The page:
She blinks rapidly, movements slight as she spends more time studying this place. "Who?" she asks, guarded.

Of the three companions, Geneva is perhaps the most silent in general as they pass through the surreal scenes of carnage; it may be because of them all, she has the most new information to take in on all levels. "Oh. Oh, god." She can't help but murmur this in disgust as she sees fighters being literally torn to pieces by birds particularly close by, and there is a prickle at the base on her neck, like the hackles raised by a dog.

Is this butchery and gore what the war had been like?

Eve's reaction is caught out of the corner of her visions. "I'm sorry," she says quietly, noting the moisture gathered in the seer's eyes and attempting to put a hand on her shoulder in comfort. It is all she really can do. She does not know what words to say, she can offer nothing else. Aside from this, and the jolt of the continually shifting landscape, she keeps her wide-eyed hawkishness as the journey continues on, as though in a dream. As indeed they might be.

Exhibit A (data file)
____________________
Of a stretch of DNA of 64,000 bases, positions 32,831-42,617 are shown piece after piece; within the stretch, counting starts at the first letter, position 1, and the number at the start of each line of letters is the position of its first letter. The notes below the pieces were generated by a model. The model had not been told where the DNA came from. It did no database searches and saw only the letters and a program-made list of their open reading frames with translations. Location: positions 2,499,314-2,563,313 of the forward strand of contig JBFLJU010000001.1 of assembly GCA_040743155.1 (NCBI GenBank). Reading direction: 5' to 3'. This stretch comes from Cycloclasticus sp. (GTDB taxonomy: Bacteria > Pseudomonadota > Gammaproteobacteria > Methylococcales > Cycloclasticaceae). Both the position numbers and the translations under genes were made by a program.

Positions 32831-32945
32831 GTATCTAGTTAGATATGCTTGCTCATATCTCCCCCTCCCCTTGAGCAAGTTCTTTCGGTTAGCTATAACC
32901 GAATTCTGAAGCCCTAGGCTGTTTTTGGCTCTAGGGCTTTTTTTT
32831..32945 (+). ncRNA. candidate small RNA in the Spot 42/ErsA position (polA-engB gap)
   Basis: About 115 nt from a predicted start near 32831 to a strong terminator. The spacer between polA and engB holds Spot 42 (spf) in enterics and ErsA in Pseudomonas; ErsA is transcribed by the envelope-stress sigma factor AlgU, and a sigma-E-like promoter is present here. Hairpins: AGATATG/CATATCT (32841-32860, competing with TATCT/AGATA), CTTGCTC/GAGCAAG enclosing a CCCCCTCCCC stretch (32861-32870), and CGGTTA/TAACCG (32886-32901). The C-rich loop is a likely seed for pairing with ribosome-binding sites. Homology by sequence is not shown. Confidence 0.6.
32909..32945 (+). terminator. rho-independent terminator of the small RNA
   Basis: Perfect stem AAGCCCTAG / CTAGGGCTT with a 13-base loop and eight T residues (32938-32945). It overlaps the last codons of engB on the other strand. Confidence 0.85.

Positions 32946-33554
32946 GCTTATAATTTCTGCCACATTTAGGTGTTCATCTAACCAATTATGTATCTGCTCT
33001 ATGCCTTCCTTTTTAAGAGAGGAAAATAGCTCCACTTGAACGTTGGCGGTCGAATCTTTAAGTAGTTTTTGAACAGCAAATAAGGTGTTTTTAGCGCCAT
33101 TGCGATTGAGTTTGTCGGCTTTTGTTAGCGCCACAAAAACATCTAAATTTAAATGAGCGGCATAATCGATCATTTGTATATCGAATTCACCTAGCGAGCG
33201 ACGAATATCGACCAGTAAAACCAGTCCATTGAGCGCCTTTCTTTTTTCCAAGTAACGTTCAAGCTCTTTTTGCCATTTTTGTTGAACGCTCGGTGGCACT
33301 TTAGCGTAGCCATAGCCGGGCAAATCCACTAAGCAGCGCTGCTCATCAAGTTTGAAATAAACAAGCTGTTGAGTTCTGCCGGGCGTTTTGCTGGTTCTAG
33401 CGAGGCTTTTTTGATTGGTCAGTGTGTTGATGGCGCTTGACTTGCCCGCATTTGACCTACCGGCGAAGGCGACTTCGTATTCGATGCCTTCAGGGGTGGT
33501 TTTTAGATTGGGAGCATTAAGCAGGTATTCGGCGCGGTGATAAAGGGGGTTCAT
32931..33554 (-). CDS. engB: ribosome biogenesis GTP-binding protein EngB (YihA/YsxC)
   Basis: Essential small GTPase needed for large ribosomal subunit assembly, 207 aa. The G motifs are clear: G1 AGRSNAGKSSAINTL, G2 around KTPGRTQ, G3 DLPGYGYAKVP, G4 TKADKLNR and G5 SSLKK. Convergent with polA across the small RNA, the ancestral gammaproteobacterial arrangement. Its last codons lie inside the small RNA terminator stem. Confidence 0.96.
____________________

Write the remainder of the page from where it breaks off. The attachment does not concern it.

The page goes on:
"You achieve a goal," says a booming voice that seems to come from all around them in the same way that the explosions outside do, "and then you look to the next horizon."

It's gravelly and low, all sandpaper and paternal warmth. Of the three women, only Eve has heard it before — and only Eve will recognize it as belonging to the late Kazimir Volken.

"The world isn’t fixed in one movement," Kazimir thunders, "isn't saved by one victory. That's where tyrants are born, in the complacency that they've done enough, that they own their victory."

Taking Geneva's hand and squeezing Eve wipes her eyes and nods her head to herself, it's past now. She tells herself. Emily's question has a stare for the girl, "The wolves, the ones your father hunted and then ran with, your extended family. The Vanguard and he," pointing a finger towards the factory before his voice actually booms throughout the place and Eve freezes, a look of horror coming over her face.